Originally published 05/28/2013
WASHINGTON — On a May afternoon in 2001, a group of volunteers cleaning up trash in Walter C. Pierce Community Park in Adams Morgan found a bone that appeared to be a human femur. The Washington region was enthralled at the time by the search for missing former government intern Chandra Levy, and the bone’s discovery sent murmurs rippling through the cleanup crew. Finally, a nurse in the group examined the bone. It’s not Chandra, she told the group. This bone is very old.Beneath Walter Pierce Park are two adjacent historic cemeteries: the quarter-acre Burying Ground or Place of Interment for the Society of Friends or Quakers, which dates to 1809, and a 6 3/4-acre African-American cemetery, which operated between 1870 and 1890. At the peak of its use, Mount Pleasant Plains Cemetery was the largest African-American burial ground in the District of Columbia....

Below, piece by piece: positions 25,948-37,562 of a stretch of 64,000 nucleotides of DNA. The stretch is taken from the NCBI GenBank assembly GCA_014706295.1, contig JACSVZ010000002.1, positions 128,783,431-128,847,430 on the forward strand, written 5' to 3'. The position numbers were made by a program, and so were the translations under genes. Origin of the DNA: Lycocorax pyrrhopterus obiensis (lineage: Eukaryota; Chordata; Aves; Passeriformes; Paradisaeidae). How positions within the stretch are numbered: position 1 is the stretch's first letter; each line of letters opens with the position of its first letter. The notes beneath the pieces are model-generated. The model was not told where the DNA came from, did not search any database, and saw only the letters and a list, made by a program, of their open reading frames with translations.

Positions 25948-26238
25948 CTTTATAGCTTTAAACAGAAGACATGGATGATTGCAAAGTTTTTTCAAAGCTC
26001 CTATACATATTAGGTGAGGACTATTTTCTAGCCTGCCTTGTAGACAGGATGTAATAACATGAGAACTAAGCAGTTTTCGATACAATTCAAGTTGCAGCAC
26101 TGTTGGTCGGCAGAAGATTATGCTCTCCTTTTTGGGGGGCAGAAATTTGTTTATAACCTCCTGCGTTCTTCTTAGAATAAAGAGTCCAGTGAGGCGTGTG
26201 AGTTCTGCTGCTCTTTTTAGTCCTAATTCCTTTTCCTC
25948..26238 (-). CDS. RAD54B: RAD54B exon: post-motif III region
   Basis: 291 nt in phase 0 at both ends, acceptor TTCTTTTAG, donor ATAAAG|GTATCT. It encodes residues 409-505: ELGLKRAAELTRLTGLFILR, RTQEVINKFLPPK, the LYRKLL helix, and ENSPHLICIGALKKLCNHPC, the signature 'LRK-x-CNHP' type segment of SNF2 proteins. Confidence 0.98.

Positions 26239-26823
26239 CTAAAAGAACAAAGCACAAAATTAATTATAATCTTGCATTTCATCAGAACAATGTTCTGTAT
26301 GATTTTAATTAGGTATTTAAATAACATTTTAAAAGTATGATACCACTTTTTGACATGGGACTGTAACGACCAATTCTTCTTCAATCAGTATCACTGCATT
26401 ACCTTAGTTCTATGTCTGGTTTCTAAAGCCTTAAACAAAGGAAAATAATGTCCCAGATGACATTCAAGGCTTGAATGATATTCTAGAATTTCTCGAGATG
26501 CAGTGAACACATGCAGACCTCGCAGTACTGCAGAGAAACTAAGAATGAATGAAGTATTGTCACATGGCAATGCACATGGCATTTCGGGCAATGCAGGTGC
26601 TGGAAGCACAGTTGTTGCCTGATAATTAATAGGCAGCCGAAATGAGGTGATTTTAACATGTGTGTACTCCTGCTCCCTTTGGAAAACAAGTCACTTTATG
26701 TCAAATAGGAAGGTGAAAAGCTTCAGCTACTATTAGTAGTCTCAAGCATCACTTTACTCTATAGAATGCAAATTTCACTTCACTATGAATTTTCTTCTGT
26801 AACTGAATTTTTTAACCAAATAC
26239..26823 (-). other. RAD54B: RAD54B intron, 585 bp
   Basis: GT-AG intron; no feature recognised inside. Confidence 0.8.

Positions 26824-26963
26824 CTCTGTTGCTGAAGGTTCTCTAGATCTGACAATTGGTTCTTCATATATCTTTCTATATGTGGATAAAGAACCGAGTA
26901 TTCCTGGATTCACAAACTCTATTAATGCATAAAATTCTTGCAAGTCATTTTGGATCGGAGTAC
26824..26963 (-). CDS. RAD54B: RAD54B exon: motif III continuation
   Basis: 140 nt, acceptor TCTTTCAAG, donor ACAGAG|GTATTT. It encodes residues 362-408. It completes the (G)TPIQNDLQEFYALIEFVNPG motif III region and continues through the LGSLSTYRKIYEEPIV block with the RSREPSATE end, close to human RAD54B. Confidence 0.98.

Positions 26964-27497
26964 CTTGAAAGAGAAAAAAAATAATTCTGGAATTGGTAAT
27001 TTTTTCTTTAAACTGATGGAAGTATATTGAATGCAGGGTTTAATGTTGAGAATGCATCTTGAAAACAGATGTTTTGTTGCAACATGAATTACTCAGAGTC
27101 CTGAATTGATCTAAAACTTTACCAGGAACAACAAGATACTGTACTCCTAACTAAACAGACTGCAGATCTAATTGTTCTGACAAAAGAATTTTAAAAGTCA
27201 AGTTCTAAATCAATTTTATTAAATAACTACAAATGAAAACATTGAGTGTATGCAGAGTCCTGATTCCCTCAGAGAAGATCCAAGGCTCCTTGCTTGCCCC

- Karen L. Cox says historians shouldn’t be afraid to embrace YouTube to reach millennials
- You Know Your History? These Podcasts Aren’t So Sure.
- Victor Davis Hanson says Trump Must "Retire as Twitter Champ”
- The Daily Mail is highlighting claims by a Cambridge don that teachers are helping to foster resentment by presenting history as the struggle of minority groups
- Historians Are Calling Out Trump Online Whenever He Misreads the Past